Season’s Creepings by Theresa Derwin (book review).

These days, when people talk about pocketbooks, they mean notebooks that tuck into a pocket or bag or, in the case of Americans, the publishing imprint that has given us popular series such as ‘Buffy’ or ‘Star Trek’. They were made the right size for the pockets of coats, before fashion banished them. This is a pocket-sized book, but you probably wouldn’t want to be seen reading it on a bus.


This slim volume was actually published before Christmas and would have made a good stocking filler for the horror fan in your family. It contains six pieces all with a creepy slant.

The first offering, ‘Fifty Hades Of Grey’, is a short story with a topical slant. Most people will have heard of the ‘Fifty Shades…’ books and film even if they have not admitted to reading or watching any of them. Many phenomena have corporations cashing in with merchandising. Four women, friends for nearly forty years, meet up to exchange Christmas presents. Ange presents the others with a small, naked male doll labelled, ‘Grow Your Own Mr. Grey’. They giggle over it, as the instructions urge them to leave the object in water overnight. Once her friends have left, Jo submerges hers in the bath, just to see what will happen. Later that night, she wakes to find a six-foot, gorgeous naked man in her bathroom. Although she initially accepts the unexpected gift, the demon she has grown has underestimated the modern woman. The story itself is nicely told but its topical nature and some of the references in it might date it quickly and, even in five years’ time, the reader might not appreciate all the subtleties.

‘Twas The Night’ is a parody on the original verse but extremely topical. It was obviously written with passion and anger, so it is possible to forgive its shortcomings. It is the kind of thing that would appear in a newspaper at the time of the events. The shame is that it will date even more quickly than ‘Fifty Hades Of Grey’.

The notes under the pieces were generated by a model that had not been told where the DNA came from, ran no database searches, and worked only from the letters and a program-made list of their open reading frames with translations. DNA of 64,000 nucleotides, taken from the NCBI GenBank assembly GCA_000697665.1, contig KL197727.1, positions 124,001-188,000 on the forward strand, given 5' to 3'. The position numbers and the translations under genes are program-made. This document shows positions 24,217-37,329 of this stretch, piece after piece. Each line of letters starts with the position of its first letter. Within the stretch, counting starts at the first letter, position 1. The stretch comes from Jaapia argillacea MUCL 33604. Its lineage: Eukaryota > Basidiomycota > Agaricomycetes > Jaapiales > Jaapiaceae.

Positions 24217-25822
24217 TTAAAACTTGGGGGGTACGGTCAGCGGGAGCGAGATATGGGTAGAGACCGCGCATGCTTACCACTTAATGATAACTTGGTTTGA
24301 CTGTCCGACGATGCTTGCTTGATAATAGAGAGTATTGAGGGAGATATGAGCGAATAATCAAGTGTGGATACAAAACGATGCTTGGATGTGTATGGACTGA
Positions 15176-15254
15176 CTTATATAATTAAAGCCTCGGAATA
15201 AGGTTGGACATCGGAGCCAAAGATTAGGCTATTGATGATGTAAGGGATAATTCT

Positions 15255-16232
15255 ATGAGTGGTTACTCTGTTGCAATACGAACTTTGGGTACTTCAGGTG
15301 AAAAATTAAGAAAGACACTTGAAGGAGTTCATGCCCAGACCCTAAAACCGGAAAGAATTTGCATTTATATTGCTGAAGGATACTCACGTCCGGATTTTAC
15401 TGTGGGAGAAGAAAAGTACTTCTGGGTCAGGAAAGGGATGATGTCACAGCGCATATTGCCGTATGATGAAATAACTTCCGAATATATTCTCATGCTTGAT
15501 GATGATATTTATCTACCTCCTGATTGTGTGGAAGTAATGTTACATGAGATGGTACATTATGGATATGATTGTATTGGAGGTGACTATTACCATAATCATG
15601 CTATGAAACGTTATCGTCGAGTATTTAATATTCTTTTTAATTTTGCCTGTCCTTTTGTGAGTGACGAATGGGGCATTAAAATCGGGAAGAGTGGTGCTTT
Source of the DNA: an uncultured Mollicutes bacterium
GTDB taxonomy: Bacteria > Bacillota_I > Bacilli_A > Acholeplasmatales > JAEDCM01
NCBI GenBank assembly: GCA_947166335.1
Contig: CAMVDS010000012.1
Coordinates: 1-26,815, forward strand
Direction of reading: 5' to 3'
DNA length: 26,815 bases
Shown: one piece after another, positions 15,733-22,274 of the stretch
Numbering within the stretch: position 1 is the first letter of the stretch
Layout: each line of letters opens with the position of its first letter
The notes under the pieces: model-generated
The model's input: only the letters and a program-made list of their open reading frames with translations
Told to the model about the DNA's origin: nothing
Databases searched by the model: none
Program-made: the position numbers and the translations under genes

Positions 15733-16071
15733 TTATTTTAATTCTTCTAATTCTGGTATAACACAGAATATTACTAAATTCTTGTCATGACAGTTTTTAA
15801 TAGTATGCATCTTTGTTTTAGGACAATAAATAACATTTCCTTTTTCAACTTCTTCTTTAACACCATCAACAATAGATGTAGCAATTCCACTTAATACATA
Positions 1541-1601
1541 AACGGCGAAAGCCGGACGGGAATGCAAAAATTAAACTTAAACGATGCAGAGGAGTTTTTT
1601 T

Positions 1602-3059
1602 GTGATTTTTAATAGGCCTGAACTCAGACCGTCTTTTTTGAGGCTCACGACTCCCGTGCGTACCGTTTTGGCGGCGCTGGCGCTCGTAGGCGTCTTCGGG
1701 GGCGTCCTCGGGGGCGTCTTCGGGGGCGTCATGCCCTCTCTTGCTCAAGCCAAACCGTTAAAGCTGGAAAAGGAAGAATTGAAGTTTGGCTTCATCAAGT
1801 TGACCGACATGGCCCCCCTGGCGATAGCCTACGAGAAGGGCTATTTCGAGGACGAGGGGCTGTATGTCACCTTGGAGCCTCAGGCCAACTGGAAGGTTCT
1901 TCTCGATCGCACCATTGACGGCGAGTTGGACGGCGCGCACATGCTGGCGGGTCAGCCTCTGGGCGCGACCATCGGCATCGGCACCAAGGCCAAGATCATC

In contrast, ‘The Red Queen’ has an historical setting. Elizabeth Barton is enamoured with the stories of Charles Dickens. For some reason, she determines to make his acquaintance and assist him in his writing. What he doesn’t know is that this is the vampire story in the book. The main problem is that this story is far too short. It lacks the space to exploit the richness of the setting. Dickens was a writer who had a talent for storytelling. This story should at last try to capture that. It would also have more impact if the final curtain had come at the time Dickens had embarked on his unfinished opus, ,Edwin Drood,.

With this author, it would be unsurprising to have a collection without a zombie story. ‘Night Of The Living Dead Turkey: Death From Beyond The Gravy’ fulfils this role. The biggest pun is the title and gives an idea of the kind of story that follows. Basically, a mutation of avian flu causes a turkey, plucked and oven ready to resurrect (one assumes it still had a head). The spread of the plague is fast and is told in emails and newspaper reports. It is a good attempt to be different but again suffers from its brevity.

‘Last Christmas’ uses another of the familiar horror tropes but to tell you which one would spoil the punch-line. The male narrator is the one who usually cooks Christmas dinner and he and his wife, Alice, invite unattached friends. One of them, Dave, runs off with Alice, leaving her husband to plot revenge. This story works well at this length.

The final piece, ‘A Contemporary Christmas Carol’ returns to the Dickens’ theme and is a short rant by Scrooge against his creator in modern idiom.

This little book is probably best read with a glass of Christmas cheer and an inclination to be amused. As with most humour, it will not appeal to everyone and if you are sensitive about the language children in your household read, keep it out of their reach.

Pauline Morgan

January 2016

(pub: Knightwatch Press, Kent. UK, 2015. 59 page small paperback. Price: £ 4.99 (UK). ISBN: 978-1-51-751071-8

check out website: http://knightwatch.greatbritishhorror.com/

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